Basement rooms can be used for many purposes: laundry, home theater, game playing, hobbies and crafts, and the list goes on. There are many building codes intended to ensure the safety of occupants that apply to all of the above. They include the use of smoke and CO detectors, GFI receptacles, outside combustion air for the furnace or boiler, materials that resist the spread of fire, minimum room sizes, and emergency window well egress. When choosing contractors to work on your basement conversion, find one who has done the job many times before and who is knowledgeable about applicable codes. Do not work with a contractor who says you can convert a basement without pulling permits.
Basement design ideas and plans are important to draw up before starting any type of construction or remodeling of your basement. They can serve as a great guide while you are working on your basement. Some people may have room to put only a few items in the basement, but there are some who have been blessed with a spacious basement. For those lucky people who have all the basement space they could ever want, here are some things you can include in your basement plans. These things will make remodeling a basement worth your time and effort.
In many cases, a below-slab perimeter drain leading to a sump pit with at least two pumps (primary and backup) is the answer. The sump pit should be installed in the lowest part of the room perimeter and set-up to discharge water outside in the most efficient manner. Many finished basements build a closet around the sump pit. Regardless of how you conceal it, be sure to allow for easy access.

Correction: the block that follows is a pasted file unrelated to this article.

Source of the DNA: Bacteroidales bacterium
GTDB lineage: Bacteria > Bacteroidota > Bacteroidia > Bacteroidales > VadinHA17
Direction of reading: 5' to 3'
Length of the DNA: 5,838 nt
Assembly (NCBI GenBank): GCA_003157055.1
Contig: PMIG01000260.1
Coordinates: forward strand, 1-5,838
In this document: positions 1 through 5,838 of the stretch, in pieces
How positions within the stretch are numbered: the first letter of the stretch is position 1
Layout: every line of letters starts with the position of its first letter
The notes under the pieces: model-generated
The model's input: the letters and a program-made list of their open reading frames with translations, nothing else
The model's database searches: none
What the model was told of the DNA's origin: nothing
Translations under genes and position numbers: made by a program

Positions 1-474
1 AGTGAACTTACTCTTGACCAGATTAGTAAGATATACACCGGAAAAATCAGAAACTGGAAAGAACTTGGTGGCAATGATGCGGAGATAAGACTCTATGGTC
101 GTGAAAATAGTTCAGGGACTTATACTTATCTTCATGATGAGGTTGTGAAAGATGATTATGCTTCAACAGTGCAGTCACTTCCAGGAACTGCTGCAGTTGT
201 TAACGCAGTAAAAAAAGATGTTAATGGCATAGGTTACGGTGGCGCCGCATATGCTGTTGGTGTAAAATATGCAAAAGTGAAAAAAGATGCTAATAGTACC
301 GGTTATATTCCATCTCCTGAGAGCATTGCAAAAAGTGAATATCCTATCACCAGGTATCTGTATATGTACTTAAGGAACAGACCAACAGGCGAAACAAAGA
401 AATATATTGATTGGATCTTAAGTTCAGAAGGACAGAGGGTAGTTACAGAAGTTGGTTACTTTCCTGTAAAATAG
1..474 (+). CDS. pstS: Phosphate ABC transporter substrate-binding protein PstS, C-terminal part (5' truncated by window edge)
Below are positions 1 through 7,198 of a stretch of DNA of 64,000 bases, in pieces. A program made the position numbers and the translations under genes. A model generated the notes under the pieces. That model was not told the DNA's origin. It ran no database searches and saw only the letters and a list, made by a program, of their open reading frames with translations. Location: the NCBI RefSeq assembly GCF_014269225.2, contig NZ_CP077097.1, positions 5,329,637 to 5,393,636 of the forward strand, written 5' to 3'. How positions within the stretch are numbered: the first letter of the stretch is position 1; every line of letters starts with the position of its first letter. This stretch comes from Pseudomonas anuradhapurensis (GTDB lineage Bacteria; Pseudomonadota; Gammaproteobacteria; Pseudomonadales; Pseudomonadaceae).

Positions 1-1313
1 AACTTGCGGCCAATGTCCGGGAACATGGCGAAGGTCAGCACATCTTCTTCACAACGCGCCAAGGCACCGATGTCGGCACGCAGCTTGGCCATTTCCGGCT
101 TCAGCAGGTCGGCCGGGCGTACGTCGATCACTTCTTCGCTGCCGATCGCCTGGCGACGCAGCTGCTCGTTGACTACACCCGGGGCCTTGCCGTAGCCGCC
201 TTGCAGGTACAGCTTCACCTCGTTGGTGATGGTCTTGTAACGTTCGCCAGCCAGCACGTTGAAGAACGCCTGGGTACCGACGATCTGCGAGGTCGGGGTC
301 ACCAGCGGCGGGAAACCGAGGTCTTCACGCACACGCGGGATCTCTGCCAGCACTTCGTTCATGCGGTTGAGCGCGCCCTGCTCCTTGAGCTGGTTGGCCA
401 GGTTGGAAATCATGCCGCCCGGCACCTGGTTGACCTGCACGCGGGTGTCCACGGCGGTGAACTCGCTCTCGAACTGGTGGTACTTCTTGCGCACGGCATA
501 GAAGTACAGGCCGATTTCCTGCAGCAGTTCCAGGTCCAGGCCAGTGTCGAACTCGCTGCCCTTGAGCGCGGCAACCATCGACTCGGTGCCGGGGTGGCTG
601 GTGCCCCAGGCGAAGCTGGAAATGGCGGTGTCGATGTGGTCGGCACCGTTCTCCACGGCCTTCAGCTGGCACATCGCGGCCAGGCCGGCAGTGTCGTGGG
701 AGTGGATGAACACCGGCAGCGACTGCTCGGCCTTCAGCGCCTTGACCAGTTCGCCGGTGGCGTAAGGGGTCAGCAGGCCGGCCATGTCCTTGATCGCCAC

Cork is an eco-friendly flooring material that can be installed over an existing floor or concrete. Cork is derived from the bark of the cork tree, meaning trees are not cut down during harvesting. Cork flooring is durable and has good insulating qualities, but if you choose cork flooring for your basement, make sure you choose a type that is recommended for a basement environment as not all cork flooring is appropriate for basements.
Planning is the first stage with any basement bathroom installation. For a basement that's designed as a recreation room, work space, or kids' play area, a half-bath (stool and sink, but no shower or tub) is adequate. A basement with bedroom or en suite needs a full bathroom. Knowing how you plan to use the basement living space typically dictates the functional purpose of its bathroom.
Accommodating ductwork and beams is often a challenge. Painting them to match the ceiling is a common approach. Another is to paint them in bright playful colors. So is boxing the ducts in with soffits, or wood-framed enclosures covered with drywall or MDF. Keep in mind, however, that duct enclosures cannot extend more than 6 inches below the minimum 7-ft. allowable ceiling height. If there are ducts that are hanging too low, sometimes they can be split into smaller ducts. Wider and flatter replacement ducts can also be installed to gain a few inches of headroom. Whatever you do, check with your local building department before beginning work to be sure your plan conforms to building codes.
House plans with basements are desirable when you need extra storage or when your dream home includes a "man cave" or getaway space, and they are often designed with sloping sites in mind. One design option is a plan with a so-called day-lit basement -- that is a lower level that's dug into the hill but with one side open to light and view. This lower level can open to a covered outdoor space below an upstairs deck or porch. As a result, these types of designs are sometimes called house plans with walkout basements or walkout basement house plans. To see more basement plans try our advanced floor plan search.